Told in lively and powerful verse by debut author Kevin Noble Maillard, Fry Bread is an evocative depiction of a modern Native American family, vibrantly illustrated by Pura Belpre Award winner and Caldecott Honoree Juana Martinez-Neal.
Fry bread is food.
It is warm and delicious, piled high on a plate.
Fry bread is time.
It brings families together for meals and new memories.
Fry bread is nation.
It is shared by many, from coast to coast and beyond.
Fry bread is us.
It is a celebration of old and new, traditional and modern, similarity and difference.
A 2020 Charlotte Huck Recommended Book
A Publishers Weekly Best Picture Book of 2019
A Kirkus Reviews Best Picture Book of 2019
A School Library Journal Best Picture Book of 2019
A Booklist 2019 Editor's Choice
A Shelf Awareness Best Children's Book of 2019
A Goodreads Choice Award 2019 Semifinalist
A Chicago Public Library Best of the Best Book of 2019
A National Public Radio (NPR) Best Book of 2019
An NCTE Notable Poetry Book
A 2020 NCSS Notable Social Studies Trade Book for Young People
A 2020 ALA Notable Children's Book
A 2020 ILA Notable Book for a Global Society
2020 Bank Street College of Education Best Children's Books of the Year List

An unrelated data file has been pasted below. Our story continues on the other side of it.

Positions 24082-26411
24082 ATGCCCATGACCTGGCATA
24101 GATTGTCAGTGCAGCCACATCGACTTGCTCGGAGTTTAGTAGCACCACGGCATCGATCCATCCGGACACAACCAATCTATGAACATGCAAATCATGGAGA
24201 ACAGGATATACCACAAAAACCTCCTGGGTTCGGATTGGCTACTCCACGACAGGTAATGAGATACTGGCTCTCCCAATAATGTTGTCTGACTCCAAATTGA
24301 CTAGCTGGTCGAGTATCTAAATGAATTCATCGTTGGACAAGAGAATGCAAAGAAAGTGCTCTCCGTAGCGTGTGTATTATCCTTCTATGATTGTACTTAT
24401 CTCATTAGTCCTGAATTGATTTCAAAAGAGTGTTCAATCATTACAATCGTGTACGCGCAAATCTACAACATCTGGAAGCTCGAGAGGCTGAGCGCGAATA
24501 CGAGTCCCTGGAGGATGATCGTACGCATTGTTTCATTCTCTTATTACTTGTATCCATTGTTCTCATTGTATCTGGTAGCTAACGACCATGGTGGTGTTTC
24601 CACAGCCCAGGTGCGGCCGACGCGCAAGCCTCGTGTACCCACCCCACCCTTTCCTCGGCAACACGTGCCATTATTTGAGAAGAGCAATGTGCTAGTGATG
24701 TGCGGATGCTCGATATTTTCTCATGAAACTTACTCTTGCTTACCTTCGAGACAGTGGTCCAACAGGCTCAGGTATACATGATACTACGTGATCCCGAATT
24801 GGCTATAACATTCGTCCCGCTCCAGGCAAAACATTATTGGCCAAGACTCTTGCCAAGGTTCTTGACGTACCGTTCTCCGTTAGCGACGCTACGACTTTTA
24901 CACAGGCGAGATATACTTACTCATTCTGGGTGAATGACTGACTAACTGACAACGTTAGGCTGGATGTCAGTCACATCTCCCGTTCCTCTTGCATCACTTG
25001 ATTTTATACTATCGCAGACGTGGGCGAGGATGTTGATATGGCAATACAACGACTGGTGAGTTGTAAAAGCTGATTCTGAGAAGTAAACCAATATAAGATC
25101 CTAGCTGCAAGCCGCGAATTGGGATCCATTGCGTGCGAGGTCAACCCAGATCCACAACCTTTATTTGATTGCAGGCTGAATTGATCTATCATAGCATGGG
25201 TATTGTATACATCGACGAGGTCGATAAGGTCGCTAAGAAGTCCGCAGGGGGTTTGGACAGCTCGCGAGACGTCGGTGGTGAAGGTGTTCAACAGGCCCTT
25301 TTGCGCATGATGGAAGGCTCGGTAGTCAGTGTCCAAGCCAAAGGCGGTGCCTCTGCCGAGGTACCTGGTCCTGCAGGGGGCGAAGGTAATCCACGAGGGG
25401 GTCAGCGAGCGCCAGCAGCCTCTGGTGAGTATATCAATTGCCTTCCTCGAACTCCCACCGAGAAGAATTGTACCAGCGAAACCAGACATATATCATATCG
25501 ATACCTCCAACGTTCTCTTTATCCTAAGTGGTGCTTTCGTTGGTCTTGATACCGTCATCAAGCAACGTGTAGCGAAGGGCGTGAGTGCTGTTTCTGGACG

One of NPR's 100 Favorite Books for Young Readers
Nominee, Pennsylvania Young Readers Choice Award 2022-2022
Nominee, Illinois Monarch Award 2022
★ "This readaloud is sweetly told as Swashby overcomes his bitter habits to welcome new, friendly, and energetic people into his quiet life." —The Bulletin of the Center for Children's Books, STARRED review
From New York Times best-selling author Beth Ferry and Caldecott Honor winner Juana Martinez-Neal comes a sweet-and-salty friendship story perfect for pirate-lovers learning new ways to communicate while at a distance. This hilarious picture book will keep emerging readers laughing, and the message-related mishaps in the story create an opportunity for spelling and sounding out new words while learning from home!
Captain Swashby loves the sea, his oldest friend. And he loves his life by the sea just as it is: salty and sandy and serene.